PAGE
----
A Storyteller in Brooklyn

(Photo via Our Time Press)

After teaching in the NYC public school system for 30 years, Cynthia Goodison Tompkins found “there’s life after the Department of Education” and joined the National Association of Black Storytellers 17 years ago. Each year members meet with professional storytellers in different cities and study the craft, writes Margo Janet McKenzie in a profile of Tompkins in Our Time Press.

Tompkins also hones her skills at weekly meetings of the Elder’s Writing Workshop at Siloam Presbyterian Church in Bed-Stuy. And she doesn’t only learn about telling stories.

Tompkins credits the local and national workshops with teaching her about the art of telling a good story and little-known facts about Black history. “Did you know that Frederick Douglass used to offer morsels of bread to poor white children in exchange for information about what they learned in school that day? I learned that at a storytelling festival.” She also learned to listen intently and how to receive criticism without giving up writing all together.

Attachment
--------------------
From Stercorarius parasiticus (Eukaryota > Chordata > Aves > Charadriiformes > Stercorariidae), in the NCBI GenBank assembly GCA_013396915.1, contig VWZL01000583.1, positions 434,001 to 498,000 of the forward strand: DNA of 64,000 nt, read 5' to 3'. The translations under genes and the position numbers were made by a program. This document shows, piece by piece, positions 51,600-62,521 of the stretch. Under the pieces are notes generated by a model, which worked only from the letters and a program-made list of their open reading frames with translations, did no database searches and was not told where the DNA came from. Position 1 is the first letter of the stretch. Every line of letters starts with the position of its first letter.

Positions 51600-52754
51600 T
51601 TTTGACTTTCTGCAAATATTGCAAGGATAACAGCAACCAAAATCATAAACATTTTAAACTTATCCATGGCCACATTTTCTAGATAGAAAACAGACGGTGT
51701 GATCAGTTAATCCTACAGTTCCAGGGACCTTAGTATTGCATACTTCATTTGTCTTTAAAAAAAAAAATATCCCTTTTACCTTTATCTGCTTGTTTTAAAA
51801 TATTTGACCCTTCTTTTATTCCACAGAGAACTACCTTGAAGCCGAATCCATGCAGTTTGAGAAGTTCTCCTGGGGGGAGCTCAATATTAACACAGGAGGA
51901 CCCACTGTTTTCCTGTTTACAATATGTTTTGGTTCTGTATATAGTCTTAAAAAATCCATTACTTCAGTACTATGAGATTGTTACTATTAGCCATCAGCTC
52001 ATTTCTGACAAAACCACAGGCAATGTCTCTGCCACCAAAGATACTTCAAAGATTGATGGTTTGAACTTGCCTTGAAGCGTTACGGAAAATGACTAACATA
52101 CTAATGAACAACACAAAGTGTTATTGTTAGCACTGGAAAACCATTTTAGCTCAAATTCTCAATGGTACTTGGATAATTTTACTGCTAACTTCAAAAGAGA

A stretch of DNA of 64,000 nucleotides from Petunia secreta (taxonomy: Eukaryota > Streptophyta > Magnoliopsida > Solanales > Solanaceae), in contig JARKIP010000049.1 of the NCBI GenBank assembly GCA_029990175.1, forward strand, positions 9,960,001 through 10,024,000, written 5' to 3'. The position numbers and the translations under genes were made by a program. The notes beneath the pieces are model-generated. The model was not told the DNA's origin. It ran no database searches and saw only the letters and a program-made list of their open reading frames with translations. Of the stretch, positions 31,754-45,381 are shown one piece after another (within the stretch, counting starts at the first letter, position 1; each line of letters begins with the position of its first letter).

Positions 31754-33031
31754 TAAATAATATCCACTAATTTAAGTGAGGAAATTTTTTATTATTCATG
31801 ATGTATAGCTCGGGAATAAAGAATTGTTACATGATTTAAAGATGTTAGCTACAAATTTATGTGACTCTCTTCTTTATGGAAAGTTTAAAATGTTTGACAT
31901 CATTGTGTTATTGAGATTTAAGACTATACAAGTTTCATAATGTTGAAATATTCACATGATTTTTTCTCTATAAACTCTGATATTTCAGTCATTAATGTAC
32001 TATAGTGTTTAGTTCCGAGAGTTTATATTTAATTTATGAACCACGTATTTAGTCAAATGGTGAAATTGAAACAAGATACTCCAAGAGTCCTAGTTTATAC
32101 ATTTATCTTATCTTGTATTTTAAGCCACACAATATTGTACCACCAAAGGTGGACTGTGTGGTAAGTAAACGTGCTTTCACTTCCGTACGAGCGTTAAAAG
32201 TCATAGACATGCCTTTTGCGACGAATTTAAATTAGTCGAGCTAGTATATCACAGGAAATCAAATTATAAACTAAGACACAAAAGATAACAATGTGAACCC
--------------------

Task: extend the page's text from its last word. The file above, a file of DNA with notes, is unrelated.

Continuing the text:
Her efforts have paid off. The Center for Black Literature at Medgar Evers College, under the leadership of Executive Director Brenda Greene, has published two volumes of the works of these elder griots. “They are leaving a legacy rich with powerful images of their lives as women,” says Dr. Greene in the foreword of one book. Tompkins has made five contributions to the two volumes.

Our Time Press goes on to say that Tompkins’ “knees slow her down slightly but that does not dampen her enthusiasm nor her resolve to continue the African tradition of storytelling.”

Read the full story to find out about her next project on an African-American freed slave, and how she’s looking forward to utilizing technology in her craft.

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